Muhammad v. Social Security Administration et al

Filing 2

MEMORANDUM. Signed by Judge Ellen L. Hollander on 1/4/2016. (c/m 1/5/16 bas, Deputy Clerk)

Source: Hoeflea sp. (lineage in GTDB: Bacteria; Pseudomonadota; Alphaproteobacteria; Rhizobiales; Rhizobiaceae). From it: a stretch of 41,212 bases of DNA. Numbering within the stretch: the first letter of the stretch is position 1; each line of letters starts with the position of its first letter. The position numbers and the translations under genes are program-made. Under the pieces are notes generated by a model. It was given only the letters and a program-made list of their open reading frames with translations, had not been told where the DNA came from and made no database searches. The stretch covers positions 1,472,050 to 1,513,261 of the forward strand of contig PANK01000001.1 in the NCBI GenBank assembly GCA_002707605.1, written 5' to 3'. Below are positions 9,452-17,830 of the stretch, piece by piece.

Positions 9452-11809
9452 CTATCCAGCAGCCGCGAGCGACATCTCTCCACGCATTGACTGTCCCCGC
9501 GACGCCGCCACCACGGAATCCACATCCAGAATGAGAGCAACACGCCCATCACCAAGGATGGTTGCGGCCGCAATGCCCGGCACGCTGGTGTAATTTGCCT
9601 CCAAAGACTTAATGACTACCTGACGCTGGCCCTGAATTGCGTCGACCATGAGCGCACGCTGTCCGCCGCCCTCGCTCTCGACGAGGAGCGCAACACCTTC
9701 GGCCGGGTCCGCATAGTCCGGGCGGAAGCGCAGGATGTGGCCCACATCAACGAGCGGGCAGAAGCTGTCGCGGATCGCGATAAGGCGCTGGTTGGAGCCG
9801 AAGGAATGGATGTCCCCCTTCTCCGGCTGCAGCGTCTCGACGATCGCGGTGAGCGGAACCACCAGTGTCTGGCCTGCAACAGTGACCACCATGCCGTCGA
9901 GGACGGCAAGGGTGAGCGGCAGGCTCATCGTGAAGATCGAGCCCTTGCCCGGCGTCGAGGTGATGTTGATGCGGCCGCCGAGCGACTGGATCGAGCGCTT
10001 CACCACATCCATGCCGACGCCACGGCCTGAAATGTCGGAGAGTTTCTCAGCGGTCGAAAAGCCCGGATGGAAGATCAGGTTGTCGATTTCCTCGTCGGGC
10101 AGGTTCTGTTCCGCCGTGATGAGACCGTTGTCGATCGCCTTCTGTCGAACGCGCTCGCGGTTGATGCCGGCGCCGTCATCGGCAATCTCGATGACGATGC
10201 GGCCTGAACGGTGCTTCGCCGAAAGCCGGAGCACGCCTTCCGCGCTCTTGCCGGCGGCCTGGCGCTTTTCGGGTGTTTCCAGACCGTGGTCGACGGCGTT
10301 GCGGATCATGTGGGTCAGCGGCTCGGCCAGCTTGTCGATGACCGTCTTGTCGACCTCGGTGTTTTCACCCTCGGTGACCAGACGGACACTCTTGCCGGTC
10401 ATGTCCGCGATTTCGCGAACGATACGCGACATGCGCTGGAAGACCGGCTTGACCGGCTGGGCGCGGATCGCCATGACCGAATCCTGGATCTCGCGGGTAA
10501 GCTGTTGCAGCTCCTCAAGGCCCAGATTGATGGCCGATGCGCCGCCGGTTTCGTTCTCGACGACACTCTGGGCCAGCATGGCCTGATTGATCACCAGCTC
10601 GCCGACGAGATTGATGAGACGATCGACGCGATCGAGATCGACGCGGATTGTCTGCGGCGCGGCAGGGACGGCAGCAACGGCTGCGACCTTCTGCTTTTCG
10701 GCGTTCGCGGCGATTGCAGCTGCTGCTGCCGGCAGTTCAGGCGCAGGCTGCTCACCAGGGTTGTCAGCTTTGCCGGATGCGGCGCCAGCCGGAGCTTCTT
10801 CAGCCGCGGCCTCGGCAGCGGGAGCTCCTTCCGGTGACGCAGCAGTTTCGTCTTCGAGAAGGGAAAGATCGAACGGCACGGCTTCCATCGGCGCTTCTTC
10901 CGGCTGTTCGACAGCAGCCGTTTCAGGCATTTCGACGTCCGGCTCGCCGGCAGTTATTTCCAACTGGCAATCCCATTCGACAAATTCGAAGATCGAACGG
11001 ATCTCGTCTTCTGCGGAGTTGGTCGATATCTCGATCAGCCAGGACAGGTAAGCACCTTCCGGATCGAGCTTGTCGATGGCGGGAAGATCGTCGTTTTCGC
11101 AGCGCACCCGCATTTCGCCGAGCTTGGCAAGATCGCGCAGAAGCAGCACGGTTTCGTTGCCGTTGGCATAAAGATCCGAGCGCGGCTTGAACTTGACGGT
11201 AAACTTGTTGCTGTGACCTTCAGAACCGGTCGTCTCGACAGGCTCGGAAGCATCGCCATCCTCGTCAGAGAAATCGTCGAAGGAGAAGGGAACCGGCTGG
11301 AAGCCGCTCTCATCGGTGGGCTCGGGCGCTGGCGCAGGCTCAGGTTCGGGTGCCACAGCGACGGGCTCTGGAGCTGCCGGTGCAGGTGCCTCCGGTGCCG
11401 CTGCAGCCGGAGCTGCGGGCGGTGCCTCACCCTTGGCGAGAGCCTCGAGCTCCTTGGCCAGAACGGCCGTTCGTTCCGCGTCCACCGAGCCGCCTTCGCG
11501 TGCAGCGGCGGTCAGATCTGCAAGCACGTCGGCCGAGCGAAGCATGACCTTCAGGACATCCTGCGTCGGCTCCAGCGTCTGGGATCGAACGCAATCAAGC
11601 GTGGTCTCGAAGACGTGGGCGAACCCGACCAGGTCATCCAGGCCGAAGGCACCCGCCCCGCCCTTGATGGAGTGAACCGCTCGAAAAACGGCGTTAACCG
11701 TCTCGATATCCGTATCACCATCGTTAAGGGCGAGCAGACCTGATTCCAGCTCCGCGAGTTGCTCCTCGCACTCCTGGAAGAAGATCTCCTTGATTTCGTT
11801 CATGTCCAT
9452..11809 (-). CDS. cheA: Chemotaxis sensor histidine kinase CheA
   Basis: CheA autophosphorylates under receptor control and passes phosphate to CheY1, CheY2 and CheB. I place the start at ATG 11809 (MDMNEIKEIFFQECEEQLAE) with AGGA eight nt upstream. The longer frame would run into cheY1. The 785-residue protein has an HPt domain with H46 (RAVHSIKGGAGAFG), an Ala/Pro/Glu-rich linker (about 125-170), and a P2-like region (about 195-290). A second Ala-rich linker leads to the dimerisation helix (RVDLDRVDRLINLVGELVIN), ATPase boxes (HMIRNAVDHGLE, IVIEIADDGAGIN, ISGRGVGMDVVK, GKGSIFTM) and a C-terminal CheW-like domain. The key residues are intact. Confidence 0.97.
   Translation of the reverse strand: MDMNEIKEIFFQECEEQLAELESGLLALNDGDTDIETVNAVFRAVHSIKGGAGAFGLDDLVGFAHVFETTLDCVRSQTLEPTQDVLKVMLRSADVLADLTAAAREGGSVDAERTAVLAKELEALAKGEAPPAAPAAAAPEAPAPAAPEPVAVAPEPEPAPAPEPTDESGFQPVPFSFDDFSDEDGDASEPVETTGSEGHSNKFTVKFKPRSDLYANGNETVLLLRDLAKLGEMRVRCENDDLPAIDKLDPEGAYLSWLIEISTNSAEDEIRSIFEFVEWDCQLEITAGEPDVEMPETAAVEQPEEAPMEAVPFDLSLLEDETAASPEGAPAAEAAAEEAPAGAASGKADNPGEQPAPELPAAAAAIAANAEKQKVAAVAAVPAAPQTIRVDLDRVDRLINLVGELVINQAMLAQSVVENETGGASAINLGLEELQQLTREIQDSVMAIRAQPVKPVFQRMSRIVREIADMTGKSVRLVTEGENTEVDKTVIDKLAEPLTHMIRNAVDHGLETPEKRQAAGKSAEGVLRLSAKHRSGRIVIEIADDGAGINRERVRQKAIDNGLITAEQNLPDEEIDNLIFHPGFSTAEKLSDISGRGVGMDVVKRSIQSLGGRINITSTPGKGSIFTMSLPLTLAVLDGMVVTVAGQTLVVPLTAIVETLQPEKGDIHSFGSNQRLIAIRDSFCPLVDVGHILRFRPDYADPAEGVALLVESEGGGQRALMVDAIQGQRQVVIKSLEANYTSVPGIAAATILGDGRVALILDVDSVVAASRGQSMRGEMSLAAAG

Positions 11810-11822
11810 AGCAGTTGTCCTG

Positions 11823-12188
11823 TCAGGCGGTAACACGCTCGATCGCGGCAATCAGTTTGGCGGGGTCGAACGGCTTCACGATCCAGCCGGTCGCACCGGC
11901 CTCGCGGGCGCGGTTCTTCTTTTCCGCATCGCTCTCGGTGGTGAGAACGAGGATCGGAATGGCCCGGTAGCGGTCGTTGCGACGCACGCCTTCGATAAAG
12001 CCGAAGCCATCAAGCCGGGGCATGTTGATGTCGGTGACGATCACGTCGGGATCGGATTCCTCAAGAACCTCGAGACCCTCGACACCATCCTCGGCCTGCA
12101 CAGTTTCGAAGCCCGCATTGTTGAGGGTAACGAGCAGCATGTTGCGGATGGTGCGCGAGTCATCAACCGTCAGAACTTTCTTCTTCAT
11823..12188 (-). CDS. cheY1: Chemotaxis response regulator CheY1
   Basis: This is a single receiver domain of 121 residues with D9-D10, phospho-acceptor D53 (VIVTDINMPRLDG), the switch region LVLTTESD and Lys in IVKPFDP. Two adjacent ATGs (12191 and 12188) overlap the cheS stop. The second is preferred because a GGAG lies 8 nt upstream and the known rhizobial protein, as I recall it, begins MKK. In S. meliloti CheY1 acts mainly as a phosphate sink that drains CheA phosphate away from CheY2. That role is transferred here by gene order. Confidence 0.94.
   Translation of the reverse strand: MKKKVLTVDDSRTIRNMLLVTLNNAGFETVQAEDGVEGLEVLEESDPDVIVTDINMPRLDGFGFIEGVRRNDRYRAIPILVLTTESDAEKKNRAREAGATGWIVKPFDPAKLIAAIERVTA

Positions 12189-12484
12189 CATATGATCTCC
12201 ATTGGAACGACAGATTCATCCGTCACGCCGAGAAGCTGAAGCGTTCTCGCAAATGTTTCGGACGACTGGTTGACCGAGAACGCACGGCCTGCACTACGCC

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IN THE UNITED STATES DISTRICT COURT FOR THE DISTRICT OF MARYLAND DRELIJAH J. MUHAMMAD, a/k/a MARCUS O. TATE/TAITE, #180664 * Plaintiff * v * SOCIAL SECURITY ADMINISTRATION INSURANCE CORP PROCEEDS BONDS, ESTATES, TRUSTS, XYZ * Defendants Civil Action No. ELH-15-3969 * * *** MEMORANDUM Plaintiff, a self-represented litigant who is housed in an Alabama state prison, filed the above captioned case on December 28, 2015. See ECF 1. He has not paid the filing fee, nor has he submitted an affidavit and motion seeking in forma pauperis status. Because the Complaint fails to state a claim upon which relief may be granted, plaintiff will not be required to correct the filing fee deficiency. The Complaint is not a model of clarity. See ECF 1. Read broadly, it appears to contain a diatribe concerning plaintiff’s disgruntlement with his assignment of a social security number and birth certificate. The assertions consist of legal conclusions that are based on the kind of rhetoric espoused by various anti-government groups such as the Moorish Americans, Sovereign Citizens, and the Flesh and Blood movement. Id. Rule 8(a)(2) of the Federal Rules of Civil Procedure provides that a complaint must contain “a short and plain statement of the claim showing that the pleader is entitled to relief.” And, Rule 8(e)(1) requires that each averment of a pleading be “simple, concise, and direct.” A plaintiff must do more than make conclusory assertions in order to state a claim. A complaint must contain sufficient factual information to put defendants on notice of their alleged wrongdoing. See Ashcroft v. Iqbal, 556 U.S. 662, 677-78 (2009); Bell Atlantic Corp. v. Twombly, 550 U.S. 544, 555 (2007). In addition, a complaint must “‘give the defendant fair notice of what the plaintiff's claim is and the grounds upon which it rests.’” Swirkiewicz v. Sorema N.A., 534 U.S. 506, 512 (2002) (quoting Conley v. Gibson, 355 U.S. 41, 47 (1957)). To be sure, this court must liberally construe a complaint filed by a self-represented litigant. Erickson v. Pardus, 551 .S. 89, 94 (2007). But, a court is not obliged to ferret through a complaint, searching for viable claims. District courts are not required “to conjure up questions never squarely presented to them.” Beaudett v. City of Hampton, 775 F.2d 1274, 1278 (4th Cir. 1985), cert. denied, 475 U.S. 1088 (1986). Moreover, a federal court does not act as an advocate for a self-represented litigant. See Brock v. Carroll, 107 F.3d 241, 242-43 (4th Cir. 1996). Put another way, liberal construction does not mean that a court can ignore a clear failure in the pleading to allege facts that set forth a claim cognizable in federal district court. See Weller v. Dept of Soc. Serv., 901 F.2d 387 (4th Cir. 1990). To the contrary, a court may dismiss a complaint that is “so confused, ambiguous, vague or otherwise unintelligible that its true substance, if any, is well disguised.” Salahuddin v. Cuomo, 861 F.2d 40, 42 (2d Cir.1988). Here, the Complaint is not a “short and plain statement,” nor is it “concise and direct.” To the contrary, the convoluted narrative renders it incomprehensible. Indeed, it “places an unjustifiable burden on defendants to determine the nature of the claim against them and to speculate” about their “defenses . . . .” Holsey v. Collins, 90 F.R.D. 122 (D. Md. 1981); see also Spencer v. Hedges, 838 F.2d 1210 (Table) (4th Cir. 1988). Thus, the Complaint must be dismissed. 2 An Order follows. January 4, 2016 Date __________/s/_____________________ Ellen L. Hollander United States District Judge. 3

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